The Asia-Pacific Journal: Japan Focus Newsletter
Newsletter No. 6. 2015        

February 9, 2015

New Articles

Over 46 years after being sentenced to death, Hakamada Iwao was released from prison last March, when a court granted a retrial admitting the possibility that evidence against him had been fabricated. Now 78 years of age, having served much of his sentence in solitary confinement, he was the world's longest-held death row inmate, and has fallen to severe mental illness. David T. Johnson presents a three-part special supplement on the death penalty in Japan. First, a video by Matthew Carney interviewing three victims of wrongful conviction: Hakamada, Ishikawa Kazuo and Sugaya Toshikazu. Second, an overview of Hakamada's case from arrest to the campaign for the retrial. Lastly, an examination of the systematic problems that lead to such catastrophic wrongful convictions. Johnson probes systemic features of Japan's criminal justice system that produces convictions based on forced confessions.

Disaster is an ever-present issue both in Japan and around the world. The triple disaster of 2011 and its extensive media coverage are a vivid reminder of disaster's critical role in history, but the dynamic agency of images in mediating our experiences of such events is not new. The 1923 Great Kantō Earthquake was one of the world's worst natural disasters of the early twentieth century. Gennifer Weisenfeld adapts an excerpt from her book, Imaging Disaster: Tokyo and the Visual Culture of Japan's Great Earthquake of 1923, showing how the disaster was depicted in contemporary media, along with a postscript on the collection of such images at the time.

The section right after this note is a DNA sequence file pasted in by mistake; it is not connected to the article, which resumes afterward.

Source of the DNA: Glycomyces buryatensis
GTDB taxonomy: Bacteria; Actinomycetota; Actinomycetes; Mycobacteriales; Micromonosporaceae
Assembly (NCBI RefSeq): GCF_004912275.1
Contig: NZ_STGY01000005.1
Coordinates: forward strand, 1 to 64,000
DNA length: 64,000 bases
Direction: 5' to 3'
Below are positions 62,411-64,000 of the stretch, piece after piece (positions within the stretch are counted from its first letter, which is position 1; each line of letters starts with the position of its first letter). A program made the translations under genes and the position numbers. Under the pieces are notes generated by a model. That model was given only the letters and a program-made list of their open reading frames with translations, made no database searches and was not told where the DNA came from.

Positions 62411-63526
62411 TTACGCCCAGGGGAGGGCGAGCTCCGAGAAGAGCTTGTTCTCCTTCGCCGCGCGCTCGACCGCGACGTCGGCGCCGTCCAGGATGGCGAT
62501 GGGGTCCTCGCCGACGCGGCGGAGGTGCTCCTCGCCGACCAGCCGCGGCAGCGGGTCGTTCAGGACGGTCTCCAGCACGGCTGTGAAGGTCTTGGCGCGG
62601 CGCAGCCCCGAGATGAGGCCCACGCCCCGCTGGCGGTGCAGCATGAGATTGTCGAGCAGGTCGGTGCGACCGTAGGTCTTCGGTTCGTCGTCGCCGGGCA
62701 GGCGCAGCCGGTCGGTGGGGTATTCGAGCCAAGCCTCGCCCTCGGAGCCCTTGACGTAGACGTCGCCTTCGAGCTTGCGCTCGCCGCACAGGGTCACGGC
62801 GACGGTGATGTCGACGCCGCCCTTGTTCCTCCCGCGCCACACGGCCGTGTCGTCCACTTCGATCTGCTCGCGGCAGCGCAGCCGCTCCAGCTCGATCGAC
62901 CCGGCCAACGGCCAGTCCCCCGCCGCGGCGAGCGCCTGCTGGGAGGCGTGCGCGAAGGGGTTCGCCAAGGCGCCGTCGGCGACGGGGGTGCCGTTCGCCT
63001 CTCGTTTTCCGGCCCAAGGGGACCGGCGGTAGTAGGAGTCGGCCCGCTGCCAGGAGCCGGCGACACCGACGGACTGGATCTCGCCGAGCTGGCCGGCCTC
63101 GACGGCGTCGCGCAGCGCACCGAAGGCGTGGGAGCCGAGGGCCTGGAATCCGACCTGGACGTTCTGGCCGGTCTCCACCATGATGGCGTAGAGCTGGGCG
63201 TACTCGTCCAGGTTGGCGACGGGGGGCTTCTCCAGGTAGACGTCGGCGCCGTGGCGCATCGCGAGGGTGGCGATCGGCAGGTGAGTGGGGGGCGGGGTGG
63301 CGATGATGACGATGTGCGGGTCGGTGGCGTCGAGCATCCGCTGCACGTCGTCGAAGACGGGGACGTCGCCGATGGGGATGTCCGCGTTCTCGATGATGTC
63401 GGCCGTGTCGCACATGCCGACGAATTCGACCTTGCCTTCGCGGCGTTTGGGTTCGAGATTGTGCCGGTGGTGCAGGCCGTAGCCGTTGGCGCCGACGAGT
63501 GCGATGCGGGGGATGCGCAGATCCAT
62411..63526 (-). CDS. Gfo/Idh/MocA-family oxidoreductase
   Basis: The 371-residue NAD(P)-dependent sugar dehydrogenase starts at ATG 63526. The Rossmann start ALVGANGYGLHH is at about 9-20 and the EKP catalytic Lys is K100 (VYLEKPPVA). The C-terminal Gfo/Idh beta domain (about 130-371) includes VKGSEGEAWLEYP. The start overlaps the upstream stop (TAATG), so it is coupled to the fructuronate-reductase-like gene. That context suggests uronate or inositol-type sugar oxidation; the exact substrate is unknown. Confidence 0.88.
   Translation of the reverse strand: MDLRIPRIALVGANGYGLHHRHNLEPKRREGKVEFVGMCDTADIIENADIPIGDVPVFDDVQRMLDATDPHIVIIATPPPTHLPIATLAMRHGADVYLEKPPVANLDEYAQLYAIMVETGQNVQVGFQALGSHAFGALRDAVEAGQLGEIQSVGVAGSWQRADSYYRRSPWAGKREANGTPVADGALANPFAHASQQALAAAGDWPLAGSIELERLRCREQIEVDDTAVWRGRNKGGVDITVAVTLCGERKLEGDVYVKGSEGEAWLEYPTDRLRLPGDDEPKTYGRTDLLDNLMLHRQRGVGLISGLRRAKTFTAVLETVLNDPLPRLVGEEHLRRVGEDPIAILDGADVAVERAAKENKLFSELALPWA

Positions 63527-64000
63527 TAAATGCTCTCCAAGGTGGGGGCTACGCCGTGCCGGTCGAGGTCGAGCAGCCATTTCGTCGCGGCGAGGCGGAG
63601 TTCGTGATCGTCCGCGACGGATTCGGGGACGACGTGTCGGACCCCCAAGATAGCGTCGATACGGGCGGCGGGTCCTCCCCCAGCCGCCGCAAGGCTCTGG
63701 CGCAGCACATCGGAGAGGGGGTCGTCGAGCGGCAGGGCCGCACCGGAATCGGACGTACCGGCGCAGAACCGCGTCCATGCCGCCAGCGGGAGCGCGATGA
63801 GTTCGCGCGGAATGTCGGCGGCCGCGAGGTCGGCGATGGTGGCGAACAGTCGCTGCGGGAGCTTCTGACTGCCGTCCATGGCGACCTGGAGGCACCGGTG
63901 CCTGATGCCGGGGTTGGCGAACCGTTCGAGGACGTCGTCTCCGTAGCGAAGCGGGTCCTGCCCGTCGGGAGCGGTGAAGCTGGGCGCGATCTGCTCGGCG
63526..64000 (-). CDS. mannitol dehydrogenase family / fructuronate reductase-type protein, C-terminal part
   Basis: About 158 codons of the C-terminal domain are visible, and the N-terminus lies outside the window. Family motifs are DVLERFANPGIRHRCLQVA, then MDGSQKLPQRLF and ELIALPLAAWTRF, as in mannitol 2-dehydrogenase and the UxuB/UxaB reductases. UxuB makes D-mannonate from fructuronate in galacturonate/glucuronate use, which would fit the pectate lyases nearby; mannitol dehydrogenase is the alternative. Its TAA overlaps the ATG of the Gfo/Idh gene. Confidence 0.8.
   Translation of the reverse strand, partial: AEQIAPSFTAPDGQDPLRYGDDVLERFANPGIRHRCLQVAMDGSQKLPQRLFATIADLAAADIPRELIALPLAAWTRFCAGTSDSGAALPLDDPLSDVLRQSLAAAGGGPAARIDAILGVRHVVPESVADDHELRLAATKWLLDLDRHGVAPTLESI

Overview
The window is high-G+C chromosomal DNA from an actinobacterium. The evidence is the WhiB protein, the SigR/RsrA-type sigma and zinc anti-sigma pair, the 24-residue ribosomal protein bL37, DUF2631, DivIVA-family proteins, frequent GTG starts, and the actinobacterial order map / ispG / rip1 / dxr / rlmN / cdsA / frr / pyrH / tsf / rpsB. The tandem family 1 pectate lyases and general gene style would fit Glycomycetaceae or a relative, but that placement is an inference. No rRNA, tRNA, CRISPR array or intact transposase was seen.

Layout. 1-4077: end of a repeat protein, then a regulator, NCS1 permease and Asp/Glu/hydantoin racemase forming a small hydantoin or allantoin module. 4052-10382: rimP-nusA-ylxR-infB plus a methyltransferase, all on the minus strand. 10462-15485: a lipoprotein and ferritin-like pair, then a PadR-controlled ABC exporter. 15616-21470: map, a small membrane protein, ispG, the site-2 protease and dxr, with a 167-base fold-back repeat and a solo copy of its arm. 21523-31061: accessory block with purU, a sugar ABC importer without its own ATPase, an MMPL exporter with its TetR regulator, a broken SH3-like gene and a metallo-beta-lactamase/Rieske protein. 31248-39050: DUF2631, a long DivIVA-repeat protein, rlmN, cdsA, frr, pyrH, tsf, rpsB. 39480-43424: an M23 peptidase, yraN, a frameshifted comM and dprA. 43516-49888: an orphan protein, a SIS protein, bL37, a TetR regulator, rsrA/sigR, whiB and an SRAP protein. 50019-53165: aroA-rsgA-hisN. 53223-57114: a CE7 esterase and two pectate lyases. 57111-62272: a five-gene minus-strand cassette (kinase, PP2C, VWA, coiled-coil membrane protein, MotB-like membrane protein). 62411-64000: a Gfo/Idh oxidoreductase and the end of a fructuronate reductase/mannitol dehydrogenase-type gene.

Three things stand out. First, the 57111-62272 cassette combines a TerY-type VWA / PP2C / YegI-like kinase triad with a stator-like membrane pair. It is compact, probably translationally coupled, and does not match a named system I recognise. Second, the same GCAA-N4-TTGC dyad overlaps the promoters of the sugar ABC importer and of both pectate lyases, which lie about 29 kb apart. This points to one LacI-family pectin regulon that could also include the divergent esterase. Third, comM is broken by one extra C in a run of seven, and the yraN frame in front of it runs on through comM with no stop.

Australian PM Tony Abbott has promised to be an "Asia-first prime minister," while for instance trying to stop the flow of asylum seekers from Indonesia.  
Fran Martin, Chris Healy, Koichi Iwabuchi, Olivia Khoo, Claire Maree, Keren Yi and Audrey Yue examine how its relationship with Asia is discussed within Australia. Despite having close ties to Asia, conceiving the continent nation as part of Asia is problematic, they argue, as it fails to understand the complexity of the cultures of Asia. 

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